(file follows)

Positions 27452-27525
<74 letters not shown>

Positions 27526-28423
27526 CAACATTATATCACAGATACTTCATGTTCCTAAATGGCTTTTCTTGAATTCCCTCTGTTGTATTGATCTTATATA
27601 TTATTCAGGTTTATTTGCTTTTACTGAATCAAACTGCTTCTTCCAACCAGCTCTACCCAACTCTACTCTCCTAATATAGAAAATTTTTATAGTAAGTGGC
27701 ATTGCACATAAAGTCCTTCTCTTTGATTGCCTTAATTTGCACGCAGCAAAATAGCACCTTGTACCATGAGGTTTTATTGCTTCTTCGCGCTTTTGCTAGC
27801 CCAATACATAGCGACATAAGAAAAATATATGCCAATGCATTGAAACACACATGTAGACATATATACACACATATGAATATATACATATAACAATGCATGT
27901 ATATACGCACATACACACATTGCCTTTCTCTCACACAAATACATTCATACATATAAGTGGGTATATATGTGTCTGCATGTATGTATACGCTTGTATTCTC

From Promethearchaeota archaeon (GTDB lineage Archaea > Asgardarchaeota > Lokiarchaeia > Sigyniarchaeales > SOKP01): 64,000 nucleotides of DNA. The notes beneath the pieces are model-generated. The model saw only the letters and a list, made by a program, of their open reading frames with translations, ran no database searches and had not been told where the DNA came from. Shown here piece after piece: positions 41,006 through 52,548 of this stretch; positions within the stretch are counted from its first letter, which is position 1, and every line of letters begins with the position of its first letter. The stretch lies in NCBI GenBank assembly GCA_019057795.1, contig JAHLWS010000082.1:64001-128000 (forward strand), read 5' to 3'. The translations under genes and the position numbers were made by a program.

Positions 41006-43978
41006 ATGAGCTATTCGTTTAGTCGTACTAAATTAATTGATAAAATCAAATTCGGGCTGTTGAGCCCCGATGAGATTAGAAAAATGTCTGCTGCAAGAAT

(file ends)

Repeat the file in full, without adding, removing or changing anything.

Positions 27452-27525
<74 letters not shown>

Positions 27526-28423
27526 CAACATTATATCACAGATACTTCATGTTCCTAAATGGCTTTTCTTGAATTCCCTCTGTTGTATTGATCTTATATA
27601 TTATTCAGGTTTATTTGCTTTTACTGAATCAAACTGCTTCTTCCAACCAGCTCTACCCAACTCTACTCTCCTAATATAGAAAATTTTTATAGTAAGTGGC
27701 ATTGCACATAAAGTCCTTCTCTTTGATTGCCTTAATTTGCACGCAGCAAAATAGCACCTTGTACCATGAGGTTTTATTGCTTCTTCGCGCTTTTGCTAGC
27801 CCAATACATAGCGACATAAGAAAAATATATGCCAATGCATTGAAACACACATGTAGACATATATACACACATATGAATATATACATATAACAATGCATGT
27901 ATATACGCACATACACACATTGCCTTTCTCTCACACAAATACATTCATACATATAAGTGGGTATATATGTGTCTGCATGTATGTATACGCTTGTATTCTC

From Promethearchaeota archaeon (GTDB lineage Archaea > Asgardarchaeota > Lokiarchaeia > Sigyniarchaeales > SOKP01): 64,000 nucleotides of DNA. The notes beneath the pieces are model-generated. The model saw only the letters and a list, made by a program, of their open reading frames with translations, ran no database searches and had not been told where the DNA came from. Shown here piece after piece: positions 41,006 through 52,548 of this stretch; positions within the stretch are counted from its first letter, which is position 1, and every line of letters begins with the position of its first letter. The stretch lies in NCBI GenBank assembly GCA_019057795.1, contig JAHLWS010000082.1:64001-128000 (forward strand), read 5' to 3'. The translations under genes and the position numbers were made by a program.

Positions 41006-43978
41006 ATGAGCTATTCGTTTAGTCGTACTAAATTAATTGATAAAATCAAATTCGGGCTGTTGAGCCCCGATGAGATTAGAAAAATGTCTGCTGCAAGAAT